Empty seats, grounded planes and deserted terminals: Coronavirus impact on airline industry is already ‘WORSE than 9/11’ and could cost $30 billion in lost revenue this year alone

Saturday, February 29, 2020
By Paul Martin

Airlines are cancelling flights and reducing schedules due to virus outbreak
Virus has caused an estimated 80% drop in travel at China’s busiest airports
Drop in global capacity, measured by grounded seats, is greater than after 9/11
Passengers are increasingly wary of flying even outside virus hotspots
Travelers at JFK express concern about lack of health screening at customs

By KEITH GRIFFITH
DAILYMAIL.COM
28 February 2020

As the economic impact of the coronavirus outbreak ripples out from the epicenter in China, airlines have been among the hardest hit.

Already, the outbreak is leading to sharp reductions in air travel demand in the US, with major companies such as Amazon ordering a freeze on all non-essential employee travel. The result is clear in photos showing empty airplane seats and deserted terminals.

In China, the impact has been even more severe, with air travel plummeting 80 percent at the country’s busiest airports and mass cancellations of both domestic and international flights.

The reduction in global airline capacity, measured by how many seats remain grounded, is now greater than after the terrorist attacks of September 11, 2001, industry analysts say.

After 9/11, airline revenue dropped an estimated $19.6 billion in 2002 dollars. The coronavirus crisis could cost the industry an estimated $29.3 billion in lost revenue for 2020, according to the industry group IATA.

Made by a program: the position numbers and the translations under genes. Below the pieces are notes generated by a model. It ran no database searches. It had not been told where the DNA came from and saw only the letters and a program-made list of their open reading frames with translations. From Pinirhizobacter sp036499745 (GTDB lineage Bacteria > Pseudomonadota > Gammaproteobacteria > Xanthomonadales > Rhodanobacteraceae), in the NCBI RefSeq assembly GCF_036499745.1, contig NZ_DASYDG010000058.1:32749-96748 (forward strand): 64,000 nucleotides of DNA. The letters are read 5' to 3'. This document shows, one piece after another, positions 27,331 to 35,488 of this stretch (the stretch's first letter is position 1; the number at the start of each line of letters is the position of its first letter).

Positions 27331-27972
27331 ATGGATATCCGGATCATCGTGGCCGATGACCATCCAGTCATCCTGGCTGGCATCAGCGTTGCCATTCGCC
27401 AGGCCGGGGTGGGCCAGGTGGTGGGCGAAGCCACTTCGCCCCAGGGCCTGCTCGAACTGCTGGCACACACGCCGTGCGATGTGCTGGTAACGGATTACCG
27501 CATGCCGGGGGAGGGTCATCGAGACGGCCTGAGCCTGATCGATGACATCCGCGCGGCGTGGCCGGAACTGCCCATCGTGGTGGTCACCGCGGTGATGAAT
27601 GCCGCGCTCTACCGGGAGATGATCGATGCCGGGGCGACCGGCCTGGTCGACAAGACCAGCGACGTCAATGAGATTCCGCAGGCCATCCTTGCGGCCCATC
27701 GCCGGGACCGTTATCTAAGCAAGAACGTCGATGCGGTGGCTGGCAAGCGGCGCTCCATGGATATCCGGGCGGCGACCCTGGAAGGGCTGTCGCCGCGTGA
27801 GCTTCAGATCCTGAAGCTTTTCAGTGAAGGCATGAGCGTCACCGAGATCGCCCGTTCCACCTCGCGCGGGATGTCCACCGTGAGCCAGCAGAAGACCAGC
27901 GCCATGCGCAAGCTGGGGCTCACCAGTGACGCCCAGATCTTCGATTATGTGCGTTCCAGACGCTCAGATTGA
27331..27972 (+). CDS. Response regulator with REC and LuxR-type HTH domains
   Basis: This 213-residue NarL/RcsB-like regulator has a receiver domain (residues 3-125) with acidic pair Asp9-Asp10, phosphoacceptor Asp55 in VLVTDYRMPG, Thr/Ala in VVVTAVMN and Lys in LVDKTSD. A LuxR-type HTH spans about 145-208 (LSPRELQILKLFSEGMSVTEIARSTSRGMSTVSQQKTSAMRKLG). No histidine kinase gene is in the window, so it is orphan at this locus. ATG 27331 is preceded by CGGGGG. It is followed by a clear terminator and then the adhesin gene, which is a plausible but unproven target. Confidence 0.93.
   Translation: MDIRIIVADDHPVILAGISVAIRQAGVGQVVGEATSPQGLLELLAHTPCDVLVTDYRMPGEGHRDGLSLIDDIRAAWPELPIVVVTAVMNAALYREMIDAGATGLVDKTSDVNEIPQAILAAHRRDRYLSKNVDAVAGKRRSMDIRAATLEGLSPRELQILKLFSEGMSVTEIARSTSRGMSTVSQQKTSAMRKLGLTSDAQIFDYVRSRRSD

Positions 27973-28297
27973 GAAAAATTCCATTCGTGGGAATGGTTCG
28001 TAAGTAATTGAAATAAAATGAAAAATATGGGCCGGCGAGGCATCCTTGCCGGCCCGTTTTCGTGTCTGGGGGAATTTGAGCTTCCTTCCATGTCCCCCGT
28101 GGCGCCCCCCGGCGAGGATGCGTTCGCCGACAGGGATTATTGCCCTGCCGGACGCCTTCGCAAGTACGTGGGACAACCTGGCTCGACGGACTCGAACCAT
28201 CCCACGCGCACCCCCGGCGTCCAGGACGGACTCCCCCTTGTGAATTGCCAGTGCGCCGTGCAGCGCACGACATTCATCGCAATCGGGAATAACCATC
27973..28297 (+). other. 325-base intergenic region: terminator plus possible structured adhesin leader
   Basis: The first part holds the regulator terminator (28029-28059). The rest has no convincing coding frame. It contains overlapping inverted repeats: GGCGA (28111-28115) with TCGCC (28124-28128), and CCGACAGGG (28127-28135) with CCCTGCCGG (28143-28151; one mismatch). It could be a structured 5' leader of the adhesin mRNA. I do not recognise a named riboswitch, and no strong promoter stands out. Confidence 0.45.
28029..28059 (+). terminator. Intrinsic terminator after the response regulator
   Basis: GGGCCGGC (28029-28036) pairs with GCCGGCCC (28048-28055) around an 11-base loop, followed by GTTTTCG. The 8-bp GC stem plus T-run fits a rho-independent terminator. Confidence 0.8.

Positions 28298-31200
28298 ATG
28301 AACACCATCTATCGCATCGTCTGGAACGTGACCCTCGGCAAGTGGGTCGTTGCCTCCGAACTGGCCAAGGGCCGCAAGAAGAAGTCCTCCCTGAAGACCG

The group said on Friday that countries with confirmed virus cases in excess of 90 —China, Italy, Iran, Japan, Singapore and South Korea — represent 25 percent of global airline passenger numbers and 20 percent of global passenger revenues.

‘Back after 9/11 at the end of 2001, it really took about nine months before we saw the industry recover from the impact of the events,’ said Wall Street Journal aviation correspondent Benjamin Katz.

‘Now, with the coronavirus, it’s a very different situation and it’s difficult to give an assessment, but analysts are expecting with the coronavirus this could actually last quite a bit longer,’ he continued.

With the extent of the crisis still unknown, experts cautioned that the full impact on airlines remains to be seen.

‘If we look back in ten years time, will this be seen as a blip or a game changer?’ IBA Aviation Consultancy CEO Phil Seymour told the Journal.

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